Schmoker explains, that we, as educators, keep this very influential strategy from students, and it is IMPERATIVE that they use a writing tool when they are extracting information from text! I know, I know … you HATE it when students write in their books! But take a moment and think about what must be going through a student’s mind when he has to extract information, and everything looks the same! How are students going find, decipher, and eliminate information without a tool to help? I understand that copying the text, or dealing with writing in novels is sometimes not an option, but Post-its™ and pencils work just as well!

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A couple weeks ago, my students and I were reading a Washington Post article on Kepler 22B, a planet that has a few similarities to Earth. I knew that finding similarities and differences would be tricky, given the level of text and comparing paired with contrasting. So I just quickly discussed, prior to the read, that when we find a similarity to Earth, we write an “S” and when we find a difference we can mark a “D.” Do I need to tell you how easy it was for my students to write their compare-and-contrast constructed response? (That’s probably one of those pesky rhetorical questions!) 

I know this example was related to an informational text, but it can work the same with a literary novel! Students just need to know HOW to label their evidence, and they’ll go at it like gangbusters! Let’s imagine you’re teaching kiddos elements of a story, you can easily provide codes such as:

S — Setting
T — Talking Characters
O — Oops! A Problem!
R — Attempts to Resolve the Problem
Y — Yes, the Problem is Solved!

Something as simple as having students draw a star where they might find evidence of an action that shows a character being vain, or brave when you teach character traits, will help students to extract information, and draw their eye to it later in order to use it in their constructed response.

The inferring begins!

So now comes the fun part! We have to teach our students to pair the schema with the evidence. Let me give you an example. There’s a book called The Stranger by Chris Van Allsburg. The book provides a GREAT way to teach how to make inferences. The gist of the story is this: there is a man, and he represents winter. The man visits a farm, and as he’s visiting there are clues in the story: the thermometer mercury drops to the bottom, when he blows on his soup there is a rush of cold air, etc. This is the evidence. Where we must connect students’ schema is their understanding that cold air is a sign of winter, a thermometer dropping means that it’s getting colder. This is their schema.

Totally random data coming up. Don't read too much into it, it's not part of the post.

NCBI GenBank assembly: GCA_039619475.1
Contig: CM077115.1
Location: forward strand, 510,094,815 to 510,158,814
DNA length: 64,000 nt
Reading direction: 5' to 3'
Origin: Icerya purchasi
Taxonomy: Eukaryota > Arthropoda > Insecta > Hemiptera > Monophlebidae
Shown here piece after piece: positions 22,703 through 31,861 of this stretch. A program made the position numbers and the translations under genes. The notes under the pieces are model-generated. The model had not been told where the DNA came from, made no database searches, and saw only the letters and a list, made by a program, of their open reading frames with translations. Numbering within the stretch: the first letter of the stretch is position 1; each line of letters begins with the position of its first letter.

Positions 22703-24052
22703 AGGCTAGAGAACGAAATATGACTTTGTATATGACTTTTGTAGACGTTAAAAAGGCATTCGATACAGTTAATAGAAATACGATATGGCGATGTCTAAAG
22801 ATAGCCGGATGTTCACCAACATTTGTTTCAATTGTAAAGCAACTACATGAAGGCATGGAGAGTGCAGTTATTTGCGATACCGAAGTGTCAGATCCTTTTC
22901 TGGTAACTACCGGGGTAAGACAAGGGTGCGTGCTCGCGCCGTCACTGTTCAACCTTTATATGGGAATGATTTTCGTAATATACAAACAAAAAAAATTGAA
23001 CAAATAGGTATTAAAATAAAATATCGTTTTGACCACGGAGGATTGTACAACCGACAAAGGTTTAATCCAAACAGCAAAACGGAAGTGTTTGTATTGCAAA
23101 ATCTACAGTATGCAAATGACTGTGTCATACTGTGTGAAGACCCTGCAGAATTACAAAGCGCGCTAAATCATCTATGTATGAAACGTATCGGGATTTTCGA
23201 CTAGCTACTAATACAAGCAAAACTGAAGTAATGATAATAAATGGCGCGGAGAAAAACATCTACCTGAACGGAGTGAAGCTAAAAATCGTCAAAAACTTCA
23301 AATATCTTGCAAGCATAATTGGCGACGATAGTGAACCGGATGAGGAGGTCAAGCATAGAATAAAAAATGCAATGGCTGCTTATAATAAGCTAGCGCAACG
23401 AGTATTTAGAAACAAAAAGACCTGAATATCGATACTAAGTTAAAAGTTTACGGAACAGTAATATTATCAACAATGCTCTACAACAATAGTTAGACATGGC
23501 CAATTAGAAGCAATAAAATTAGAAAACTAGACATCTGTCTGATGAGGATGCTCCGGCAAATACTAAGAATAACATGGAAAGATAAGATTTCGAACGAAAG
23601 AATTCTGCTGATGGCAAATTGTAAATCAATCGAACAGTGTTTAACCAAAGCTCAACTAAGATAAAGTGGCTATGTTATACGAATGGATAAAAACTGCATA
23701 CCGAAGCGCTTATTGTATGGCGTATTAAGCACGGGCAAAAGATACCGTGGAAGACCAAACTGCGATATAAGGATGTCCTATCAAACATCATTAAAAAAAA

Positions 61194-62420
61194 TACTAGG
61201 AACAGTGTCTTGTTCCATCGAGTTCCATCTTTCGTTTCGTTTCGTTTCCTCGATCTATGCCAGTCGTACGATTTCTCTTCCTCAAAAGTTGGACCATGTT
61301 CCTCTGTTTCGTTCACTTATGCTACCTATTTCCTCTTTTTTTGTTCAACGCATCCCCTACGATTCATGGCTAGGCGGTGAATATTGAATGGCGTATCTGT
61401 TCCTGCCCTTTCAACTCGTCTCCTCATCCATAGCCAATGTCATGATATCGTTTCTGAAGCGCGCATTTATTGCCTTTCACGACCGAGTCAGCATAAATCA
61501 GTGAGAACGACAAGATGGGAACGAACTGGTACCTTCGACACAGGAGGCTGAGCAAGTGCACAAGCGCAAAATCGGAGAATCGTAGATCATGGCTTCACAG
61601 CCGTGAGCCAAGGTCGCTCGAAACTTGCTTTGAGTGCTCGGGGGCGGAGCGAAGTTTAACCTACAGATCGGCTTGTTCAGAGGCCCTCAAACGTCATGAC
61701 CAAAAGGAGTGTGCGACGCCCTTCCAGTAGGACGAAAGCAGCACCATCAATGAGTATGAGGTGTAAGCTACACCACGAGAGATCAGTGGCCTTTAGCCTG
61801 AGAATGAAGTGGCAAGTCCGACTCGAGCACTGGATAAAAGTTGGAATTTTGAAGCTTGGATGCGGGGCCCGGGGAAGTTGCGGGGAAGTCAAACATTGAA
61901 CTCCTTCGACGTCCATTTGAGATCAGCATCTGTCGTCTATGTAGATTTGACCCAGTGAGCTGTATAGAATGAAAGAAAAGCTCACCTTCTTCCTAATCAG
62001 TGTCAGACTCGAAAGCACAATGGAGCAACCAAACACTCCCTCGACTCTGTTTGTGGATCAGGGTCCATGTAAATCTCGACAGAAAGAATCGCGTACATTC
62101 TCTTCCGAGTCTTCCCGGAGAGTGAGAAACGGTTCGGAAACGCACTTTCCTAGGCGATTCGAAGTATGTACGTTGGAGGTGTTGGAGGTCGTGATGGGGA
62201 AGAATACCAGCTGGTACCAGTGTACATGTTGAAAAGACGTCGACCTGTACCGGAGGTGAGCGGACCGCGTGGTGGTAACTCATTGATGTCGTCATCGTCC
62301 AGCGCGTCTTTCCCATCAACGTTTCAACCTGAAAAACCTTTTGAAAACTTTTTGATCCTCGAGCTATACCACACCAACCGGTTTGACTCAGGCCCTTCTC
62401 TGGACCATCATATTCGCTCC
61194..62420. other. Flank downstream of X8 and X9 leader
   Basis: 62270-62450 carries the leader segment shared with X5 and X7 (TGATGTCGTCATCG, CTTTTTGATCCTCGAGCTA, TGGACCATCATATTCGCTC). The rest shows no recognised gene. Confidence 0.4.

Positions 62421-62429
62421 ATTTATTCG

In younger grades, picture clues can draw inferences better than anything! The characters’ faces, body language, and actions are all clues — for example, are the people/animals in the picture running from a situation (scary/danger), or are they coming towards the event (happy/intriguing). You can use pictures to begin inferring in upper grades as well. 

Pictures such as those in Van Allsburg’s The Mysteries of Harris Burdick help to pose questions, draw upon schema, and extract evidence from text. If you have ever read The Miraculous Journey of Edward Tulane, there are incredible pictures to use to draw inferences. 

The key is to pull evidence by asking the beginning questions, and then leading to deeper Bloom’s-based questions. How do you know? What tells you he represents winter? Explain why he doesn’t represent fall or snow? My favorite two words to use with my kiddos are: PROVE IT! It’s a challenge! Find the information, highlight it, dig deep in that text!

Asking questions that are grounded in evidence and expecting that your students answer questions that way, is a best practice. Hold your students to this expectation and challenge them to TRULY understand their schema and the way inferring connects with it in literary text.


Emily Stewart, M.Ed., is a third grade teacher at Murch Elementary, a public school in Washington, DC.